Introducing this workshop, I told my group that I came to them primarily as an editor who has worked on thousands of articles and several full-length books. I also come to them as a writer who has published for years on many online platforms. I believe the knowledge I have gathered from that work could benefit anyone wishing to improve their writing skills.

3. I accept the tension.

I think there is an inherent tension to my position. There are layers of nuance whenever a person steps into a teaching role, travels in foreign countries, or enters any cultural context other than their own—and I’m doing all three. That’s okay. I hope that by keeping those nuances in mind I will manage to avoid any particularly inappropriate gaffes.

 

***

 

Photo Credit: Zen Monkey Photography

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wild
Adventure, Africa, Nature

The Wild-Tame Peculiarity of Safari (and 10 Wild Photos)

Sabi Sand Game Reserve, Mpumalanga, South Africa

A male leopard wakes from his nap and stretches lazily.

Three safari cars—Land Rovers, I think—have parked just meters away.

The leopard yawns, stretches again, and begins to move.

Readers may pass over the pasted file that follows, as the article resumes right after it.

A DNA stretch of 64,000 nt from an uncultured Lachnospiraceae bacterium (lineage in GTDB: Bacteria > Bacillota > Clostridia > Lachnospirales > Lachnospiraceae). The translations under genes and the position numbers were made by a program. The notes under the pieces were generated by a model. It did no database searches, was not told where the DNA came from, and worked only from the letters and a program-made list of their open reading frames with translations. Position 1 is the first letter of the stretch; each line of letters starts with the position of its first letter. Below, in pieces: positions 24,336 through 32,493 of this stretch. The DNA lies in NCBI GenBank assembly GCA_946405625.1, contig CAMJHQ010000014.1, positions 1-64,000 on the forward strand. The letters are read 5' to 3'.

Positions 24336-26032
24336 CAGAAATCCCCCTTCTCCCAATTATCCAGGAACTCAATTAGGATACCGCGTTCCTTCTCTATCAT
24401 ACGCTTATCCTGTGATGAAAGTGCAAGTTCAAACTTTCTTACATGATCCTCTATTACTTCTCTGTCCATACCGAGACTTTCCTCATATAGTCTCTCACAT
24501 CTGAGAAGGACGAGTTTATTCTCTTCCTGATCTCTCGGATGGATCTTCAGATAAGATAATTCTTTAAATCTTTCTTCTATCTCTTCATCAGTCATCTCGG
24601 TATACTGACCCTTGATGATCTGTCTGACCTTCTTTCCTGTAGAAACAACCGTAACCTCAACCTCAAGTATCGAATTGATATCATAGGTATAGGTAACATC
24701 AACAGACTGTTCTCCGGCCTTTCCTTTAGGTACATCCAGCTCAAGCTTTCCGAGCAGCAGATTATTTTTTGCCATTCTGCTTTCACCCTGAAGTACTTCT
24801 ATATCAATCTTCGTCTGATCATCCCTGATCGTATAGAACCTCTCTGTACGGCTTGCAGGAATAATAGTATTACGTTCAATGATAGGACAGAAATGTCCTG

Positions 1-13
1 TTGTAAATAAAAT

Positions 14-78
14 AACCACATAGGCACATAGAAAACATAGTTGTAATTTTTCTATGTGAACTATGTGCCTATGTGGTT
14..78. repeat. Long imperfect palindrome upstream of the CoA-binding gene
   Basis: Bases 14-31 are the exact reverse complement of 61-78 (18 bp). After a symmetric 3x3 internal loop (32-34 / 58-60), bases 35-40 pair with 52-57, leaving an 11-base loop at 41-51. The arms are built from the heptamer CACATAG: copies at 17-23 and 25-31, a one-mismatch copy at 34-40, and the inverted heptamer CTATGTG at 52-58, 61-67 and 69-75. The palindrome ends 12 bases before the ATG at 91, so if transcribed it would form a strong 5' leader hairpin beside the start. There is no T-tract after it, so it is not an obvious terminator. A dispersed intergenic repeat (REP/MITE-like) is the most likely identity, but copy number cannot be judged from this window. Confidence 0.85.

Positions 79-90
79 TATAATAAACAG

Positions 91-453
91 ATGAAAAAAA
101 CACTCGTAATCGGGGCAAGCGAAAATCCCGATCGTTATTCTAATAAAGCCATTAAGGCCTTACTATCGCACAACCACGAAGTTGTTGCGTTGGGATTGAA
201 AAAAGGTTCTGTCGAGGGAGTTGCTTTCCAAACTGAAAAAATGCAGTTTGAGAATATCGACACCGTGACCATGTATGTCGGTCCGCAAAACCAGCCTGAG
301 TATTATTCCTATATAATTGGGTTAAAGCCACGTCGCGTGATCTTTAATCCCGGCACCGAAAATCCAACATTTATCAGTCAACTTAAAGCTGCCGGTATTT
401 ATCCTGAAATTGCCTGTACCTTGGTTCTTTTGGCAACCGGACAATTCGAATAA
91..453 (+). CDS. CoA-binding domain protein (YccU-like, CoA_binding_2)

His eyes are amber-grey, and he gives us only the briefest of disinterested sidelong glances before deciding to ignore us entirely and amble along the road. He remains impervious as the three cars crisscross his path to allow their passengers optimum angles—a bizarre new animal behavior pattern to which he and many other species in the bush appear wholly adapted.

At one point he passes so close to my side of the car that I can see the individual hairs that make up his spots and the supple play of muscle beneath his skin.

***

There is something both bizarre and breathtaking about finding yourself within hand’s reach of a wild animal and knowing that you’re safe.

That is the wild-tame peculiarity of safari. Or, at least, of my safari.

Over the course of three days, my family and I found ourselves nose-to-nose with elephants, zebra, giraffes, leopards, and lions, thanks to the skill of our third-generation guide and the collaboration of the game reserves. We observed hippos, white rhinos, hyenas, and vultures from just a couple meters away.

The sheer size, power, and wildness took my breath away—and it made me wonder about this paradoxical dynamic whereby wild animals accept wacky, camera-toting tourist behavior as the norm and an ecological system seems to evolve to accommodate it.

Predator and prey alike enjoy the ease of travel on dirt roads cut for the convenience of safari trucks. A mother leopard defends her cubs against hyenas as you would expect, but observes our approach with indifference. Some—though not all—impala (a species of adorable antelope) fail to shy away at the no-longer-alien sounds of car engines and human voices.

One thing is certain: This industry is a boon for the anti-poaching efforts across the safari-regions of the African continent. It brings revenue to places that desperately need it, and government protection to the wild animals responsible for it.